Author Topic: The Gardens of Finzi  (Read 3964 times)

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snyprrr

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The Gardens of Finzi
« on: August 03, 2017, 08:09:13 PM »
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My Title Stays!!!


IT'S TIME FOR A FINZI BUMP! I'm thinking the EMI disc with 'The Fall of the Leaf' and the other piece. Then maybe... wait,... do I even have that Naxos disc? (scuffling sounds)

Online vandermolen

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Re: The Gardens of Finzi
« Reply #1 on: August 03, 2017, 09:03:02 PM »
Love his music. He was related to the Italian-Jewish family featured in the Garden of the Finzi-Continis. In Terra Pax is a favourite although 'Dies Natalis' is his masterpiece I think. The Boult, Lyrita CD is my favourite for his shorter works:

« Last Edit: August 03, 2017, 09:07:00 PM by vandermolen »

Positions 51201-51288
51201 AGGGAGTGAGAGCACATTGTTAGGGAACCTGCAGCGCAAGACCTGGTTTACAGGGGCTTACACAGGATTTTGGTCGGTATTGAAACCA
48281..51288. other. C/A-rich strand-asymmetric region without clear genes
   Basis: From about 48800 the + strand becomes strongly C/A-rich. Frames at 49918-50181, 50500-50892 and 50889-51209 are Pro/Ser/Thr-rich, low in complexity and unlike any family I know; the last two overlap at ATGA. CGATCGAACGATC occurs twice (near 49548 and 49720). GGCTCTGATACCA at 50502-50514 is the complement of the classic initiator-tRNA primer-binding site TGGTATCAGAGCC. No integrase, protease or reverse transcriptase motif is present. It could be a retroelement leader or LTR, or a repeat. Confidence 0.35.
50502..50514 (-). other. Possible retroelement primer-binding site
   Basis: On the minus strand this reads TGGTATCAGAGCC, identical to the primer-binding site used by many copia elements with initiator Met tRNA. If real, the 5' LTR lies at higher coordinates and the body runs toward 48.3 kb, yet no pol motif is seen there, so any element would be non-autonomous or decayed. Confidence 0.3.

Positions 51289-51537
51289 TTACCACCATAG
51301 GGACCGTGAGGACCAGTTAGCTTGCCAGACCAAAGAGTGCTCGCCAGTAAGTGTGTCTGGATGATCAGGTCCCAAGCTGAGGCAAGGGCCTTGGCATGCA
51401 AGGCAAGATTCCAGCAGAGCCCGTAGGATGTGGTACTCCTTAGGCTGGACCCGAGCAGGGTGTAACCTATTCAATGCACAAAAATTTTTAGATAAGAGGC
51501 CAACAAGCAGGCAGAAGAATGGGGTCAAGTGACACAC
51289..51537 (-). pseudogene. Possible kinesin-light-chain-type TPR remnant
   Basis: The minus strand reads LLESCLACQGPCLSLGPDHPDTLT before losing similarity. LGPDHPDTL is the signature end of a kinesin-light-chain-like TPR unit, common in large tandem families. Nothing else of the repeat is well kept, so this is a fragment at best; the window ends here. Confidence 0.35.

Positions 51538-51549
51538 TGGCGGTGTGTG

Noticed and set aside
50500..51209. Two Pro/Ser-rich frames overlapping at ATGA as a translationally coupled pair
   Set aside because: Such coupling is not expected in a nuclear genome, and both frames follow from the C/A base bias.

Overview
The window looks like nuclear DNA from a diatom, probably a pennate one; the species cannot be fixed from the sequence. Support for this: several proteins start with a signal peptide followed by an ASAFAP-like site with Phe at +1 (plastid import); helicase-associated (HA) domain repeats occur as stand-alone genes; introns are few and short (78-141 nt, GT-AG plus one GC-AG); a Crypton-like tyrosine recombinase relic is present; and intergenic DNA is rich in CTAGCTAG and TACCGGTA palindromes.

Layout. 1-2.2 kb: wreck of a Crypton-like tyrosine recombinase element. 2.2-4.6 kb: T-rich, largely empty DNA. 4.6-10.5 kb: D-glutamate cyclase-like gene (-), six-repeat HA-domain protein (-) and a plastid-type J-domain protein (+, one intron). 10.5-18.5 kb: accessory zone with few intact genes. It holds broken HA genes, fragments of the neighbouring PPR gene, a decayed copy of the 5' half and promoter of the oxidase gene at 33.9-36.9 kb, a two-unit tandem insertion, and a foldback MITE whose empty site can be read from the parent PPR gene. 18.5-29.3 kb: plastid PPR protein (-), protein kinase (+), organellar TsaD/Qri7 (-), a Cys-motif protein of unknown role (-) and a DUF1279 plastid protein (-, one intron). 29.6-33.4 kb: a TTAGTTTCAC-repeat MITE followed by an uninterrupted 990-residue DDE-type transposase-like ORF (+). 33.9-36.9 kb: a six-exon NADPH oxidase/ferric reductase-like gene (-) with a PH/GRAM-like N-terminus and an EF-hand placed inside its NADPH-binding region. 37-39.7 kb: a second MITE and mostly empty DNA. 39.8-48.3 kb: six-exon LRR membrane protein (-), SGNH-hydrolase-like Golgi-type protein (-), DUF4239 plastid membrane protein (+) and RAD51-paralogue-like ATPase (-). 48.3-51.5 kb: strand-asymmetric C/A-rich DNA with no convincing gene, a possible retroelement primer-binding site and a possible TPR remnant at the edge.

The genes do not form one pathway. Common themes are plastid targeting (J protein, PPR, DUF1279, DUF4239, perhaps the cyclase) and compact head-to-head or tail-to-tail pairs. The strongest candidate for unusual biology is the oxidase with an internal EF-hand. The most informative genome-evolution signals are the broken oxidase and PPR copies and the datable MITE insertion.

"Courage is going from failure to failure without losing enthusiasm" (Churchill).

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Offline springrite

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Re: The Gardens of Finzi
« Reply #2 on: August 03, 2017, 09:17:11 PM »
Love his music. He was related to the Italian-Jewish family featured in the Garden of the Finzi-Continis. In Terra Pax is a favourite although 'Dies Natalis' is his masterpiece I think. The Boult, Lyrita CD is my favourite for his shorter works:


Die Natalis is my favorite Finzi work as well !
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Online vandermolen

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Re: The Gardens of Finzi
« Reply #3 on: August 03, 2017, 09:43:29 PM »
Die Natalis is my favorite Finzi work as well !